Andrew Garfield slammed a Supreme Court ruling that allowed a baker to escape punishment for not providing a gay couple with a wedding cake while accepting his first Tony Award.
Garfield, who won Best Leading Actor in a Play for portraying Prior Walter in Angels in America, referenced the baker’s religious beliefs being used to justify discriminating against the couple.
“We are all sacred and we all belong, so let’s just bake a cake for everyone who wants a cake to be baked,” said Garfield.
He also dedicated the award to LGBTQ people who have fought for equality.
“It is a spirit that says no to oppression. It is a spirit that says no to bigotry, no to shame, no to exclusion. It is a spirit that says we are all made perfectly. That we all belong,” he said. “So, I dedicate this award to the countless LGBTQ people who have fought and died to protect that spirit, to protect that message: For the right to live and love as we are created to.”
Garfield also criticized the Court’s decision on the red carpet before the awards show, saying that he found the decision to be “very curious” and he believed it would encourage other people’s “bigoted ideas.”
“We need to change everything. We need to start over,” he said. “The old guard needs to quietly vanish into the night and graciously give the world to the new generation.”
Garfield’s win came as part of a night heavy on LGBTQ elements. In addition to Garfield’s Best Actor gong, Angels in America won Best Revival of a Play and Best Performance by an Actor in a Feature Role for Nathan Lane.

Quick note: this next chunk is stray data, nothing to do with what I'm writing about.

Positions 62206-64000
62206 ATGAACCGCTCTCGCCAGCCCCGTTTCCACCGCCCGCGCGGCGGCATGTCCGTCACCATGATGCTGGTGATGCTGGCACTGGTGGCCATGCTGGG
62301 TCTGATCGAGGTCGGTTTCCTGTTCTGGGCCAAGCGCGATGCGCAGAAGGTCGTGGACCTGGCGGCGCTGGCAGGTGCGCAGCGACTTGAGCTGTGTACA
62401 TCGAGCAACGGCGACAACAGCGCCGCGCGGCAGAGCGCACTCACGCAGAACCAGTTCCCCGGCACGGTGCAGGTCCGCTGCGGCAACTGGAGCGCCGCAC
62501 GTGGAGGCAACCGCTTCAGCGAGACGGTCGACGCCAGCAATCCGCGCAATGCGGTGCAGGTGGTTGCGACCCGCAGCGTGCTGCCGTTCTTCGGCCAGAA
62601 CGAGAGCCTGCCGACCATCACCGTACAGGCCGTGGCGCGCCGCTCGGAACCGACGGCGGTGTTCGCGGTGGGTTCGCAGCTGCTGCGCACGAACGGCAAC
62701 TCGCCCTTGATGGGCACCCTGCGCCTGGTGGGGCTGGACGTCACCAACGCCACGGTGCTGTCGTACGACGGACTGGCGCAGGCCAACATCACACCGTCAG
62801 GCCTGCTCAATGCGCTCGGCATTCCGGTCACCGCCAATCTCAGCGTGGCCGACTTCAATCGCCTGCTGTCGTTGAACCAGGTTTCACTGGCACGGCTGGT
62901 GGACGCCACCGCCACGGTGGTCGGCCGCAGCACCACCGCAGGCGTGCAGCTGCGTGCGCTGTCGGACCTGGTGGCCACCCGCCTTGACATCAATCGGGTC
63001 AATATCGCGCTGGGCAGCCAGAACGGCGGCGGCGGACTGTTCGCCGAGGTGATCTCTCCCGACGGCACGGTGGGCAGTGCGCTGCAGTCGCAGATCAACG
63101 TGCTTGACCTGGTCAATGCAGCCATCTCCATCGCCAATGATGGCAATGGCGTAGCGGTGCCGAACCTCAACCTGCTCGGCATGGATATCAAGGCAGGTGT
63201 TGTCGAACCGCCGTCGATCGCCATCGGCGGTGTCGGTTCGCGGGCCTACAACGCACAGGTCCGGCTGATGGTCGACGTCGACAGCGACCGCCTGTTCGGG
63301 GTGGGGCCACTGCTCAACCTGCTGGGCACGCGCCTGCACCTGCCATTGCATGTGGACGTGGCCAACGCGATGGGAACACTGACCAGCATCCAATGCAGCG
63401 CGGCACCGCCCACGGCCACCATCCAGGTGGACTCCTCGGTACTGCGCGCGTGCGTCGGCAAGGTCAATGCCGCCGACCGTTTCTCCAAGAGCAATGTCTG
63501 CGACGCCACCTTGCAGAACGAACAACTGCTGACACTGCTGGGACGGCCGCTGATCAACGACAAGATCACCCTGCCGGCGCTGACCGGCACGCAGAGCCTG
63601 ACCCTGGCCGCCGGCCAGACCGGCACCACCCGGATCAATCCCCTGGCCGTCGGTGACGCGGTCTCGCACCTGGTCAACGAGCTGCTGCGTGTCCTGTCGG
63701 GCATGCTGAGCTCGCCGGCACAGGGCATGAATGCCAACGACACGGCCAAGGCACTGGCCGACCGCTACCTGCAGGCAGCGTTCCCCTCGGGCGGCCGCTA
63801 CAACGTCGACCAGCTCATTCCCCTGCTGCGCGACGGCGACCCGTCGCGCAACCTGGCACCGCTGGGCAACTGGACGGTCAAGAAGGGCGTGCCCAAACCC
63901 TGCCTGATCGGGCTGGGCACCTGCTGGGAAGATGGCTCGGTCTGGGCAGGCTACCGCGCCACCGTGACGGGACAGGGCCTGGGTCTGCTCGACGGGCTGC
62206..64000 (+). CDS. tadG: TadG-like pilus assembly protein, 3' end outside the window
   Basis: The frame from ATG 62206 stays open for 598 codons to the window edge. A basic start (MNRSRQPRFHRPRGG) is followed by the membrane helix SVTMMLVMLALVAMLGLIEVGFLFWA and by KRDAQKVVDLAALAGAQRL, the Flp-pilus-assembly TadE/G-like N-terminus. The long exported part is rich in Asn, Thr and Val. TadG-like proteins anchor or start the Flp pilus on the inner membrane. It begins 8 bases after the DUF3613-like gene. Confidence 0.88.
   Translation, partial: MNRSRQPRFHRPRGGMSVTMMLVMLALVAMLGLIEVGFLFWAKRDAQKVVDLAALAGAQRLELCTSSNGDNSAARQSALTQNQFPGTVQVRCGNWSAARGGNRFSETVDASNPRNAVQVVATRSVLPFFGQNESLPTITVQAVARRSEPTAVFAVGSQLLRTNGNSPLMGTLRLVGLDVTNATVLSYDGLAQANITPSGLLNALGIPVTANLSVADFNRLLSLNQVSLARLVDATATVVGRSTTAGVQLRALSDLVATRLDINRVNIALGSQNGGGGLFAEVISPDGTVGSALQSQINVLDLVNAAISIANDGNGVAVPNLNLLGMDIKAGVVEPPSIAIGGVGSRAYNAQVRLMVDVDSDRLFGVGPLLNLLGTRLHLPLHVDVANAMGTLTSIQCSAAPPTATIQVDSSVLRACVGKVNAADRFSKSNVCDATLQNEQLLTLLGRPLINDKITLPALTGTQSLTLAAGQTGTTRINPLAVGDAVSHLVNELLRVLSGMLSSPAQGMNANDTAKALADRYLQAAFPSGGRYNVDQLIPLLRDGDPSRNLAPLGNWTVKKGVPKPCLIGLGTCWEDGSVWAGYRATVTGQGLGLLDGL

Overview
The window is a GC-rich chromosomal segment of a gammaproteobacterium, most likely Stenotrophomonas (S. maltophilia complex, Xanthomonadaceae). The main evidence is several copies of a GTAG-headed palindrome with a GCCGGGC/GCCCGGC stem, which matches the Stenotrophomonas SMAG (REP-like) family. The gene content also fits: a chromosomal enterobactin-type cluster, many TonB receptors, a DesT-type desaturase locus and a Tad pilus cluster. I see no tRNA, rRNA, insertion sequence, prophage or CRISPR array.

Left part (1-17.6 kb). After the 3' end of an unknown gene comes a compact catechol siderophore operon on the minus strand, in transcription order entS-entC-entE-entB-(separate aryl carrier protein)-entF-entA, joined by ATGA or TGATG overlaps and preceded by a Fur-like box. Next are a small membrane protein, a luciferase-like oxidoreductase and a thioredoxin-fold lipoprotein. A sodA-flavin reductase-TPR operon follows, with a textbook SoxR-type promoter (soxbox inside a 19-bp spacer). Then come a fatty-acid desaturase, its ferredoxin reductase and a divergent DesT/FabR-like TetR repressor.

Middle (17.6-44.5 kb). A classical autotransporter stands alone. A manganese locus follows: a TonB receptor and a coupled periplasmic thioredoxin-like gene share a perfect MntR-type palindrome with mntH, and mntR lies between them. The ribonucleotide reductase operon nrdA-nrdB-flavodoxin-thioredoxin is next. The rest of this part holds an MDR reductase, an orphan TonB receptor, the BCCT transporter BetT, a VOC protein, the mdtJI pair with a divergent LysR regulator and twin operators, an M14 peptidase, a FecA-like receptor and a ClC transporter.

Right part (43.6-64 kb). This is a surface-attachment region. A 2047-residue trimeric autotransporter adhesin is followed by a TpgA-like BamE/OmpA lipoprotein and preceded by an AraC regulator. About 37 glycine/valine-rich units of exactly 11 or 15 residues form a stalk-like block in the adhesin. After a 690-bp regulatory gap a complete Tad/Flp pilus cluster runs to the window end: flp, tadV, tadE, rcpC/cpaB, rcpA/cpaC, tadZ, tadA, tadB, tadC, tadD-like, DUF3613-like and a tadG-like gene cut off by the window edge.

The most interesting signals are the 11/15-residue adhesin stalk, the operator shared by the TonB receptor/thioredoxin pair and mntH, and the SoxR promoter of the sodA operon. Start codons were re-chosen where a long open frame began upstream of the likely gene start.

In addition, John Tiffany, who won Best Direction for Harry Potter and the Cursed Child, Parts One and Two, asked the audience to sing happy birthday to his boyfriend (who seemed mortified).
Angels in America scribe Tony Kushner noted that Judy Garland’s birthday was also June 10, and said he’d be a bad gay if he hadn’t pointed it out. And the cast of The Boys in the Band were featured prominently.
Garfield’s speech wasn’t the only political statement made during the course of the evening. Robert De Niro had to be censored during the live broadcast when he criticized Trump while introducing a musical performance by Bruce Springsteen.
“First, I wanna say, ‘Fuck Trump,'” De Niro said. “It’s no longer ‘Down with Trump,’ it’s ‘Fuck Trump.'”
De Niro’s words were met with a standing ovation from the audience.
Another emotional moment came when drama teacher Melody Herzfeld, who protected her students in her classroom at Marjory Stoneman Douglas High School in February, received the excellence in theatre education prize.
“Next to the passing of my dear parents and in-laws, marrying the love of my life and the birth of my amazing sons and reuniting with my theater students, there has never been a more defining moment of my life,” said Ms. Herzfeld. “All the goodness and tragedy that has brought me to this point will never be erased.”
Then, Herzfeld’s students came on stage for a surprise rendition of the song “Seasons of Love” from Rent, receiving a standing ovation.
Watch the performance below: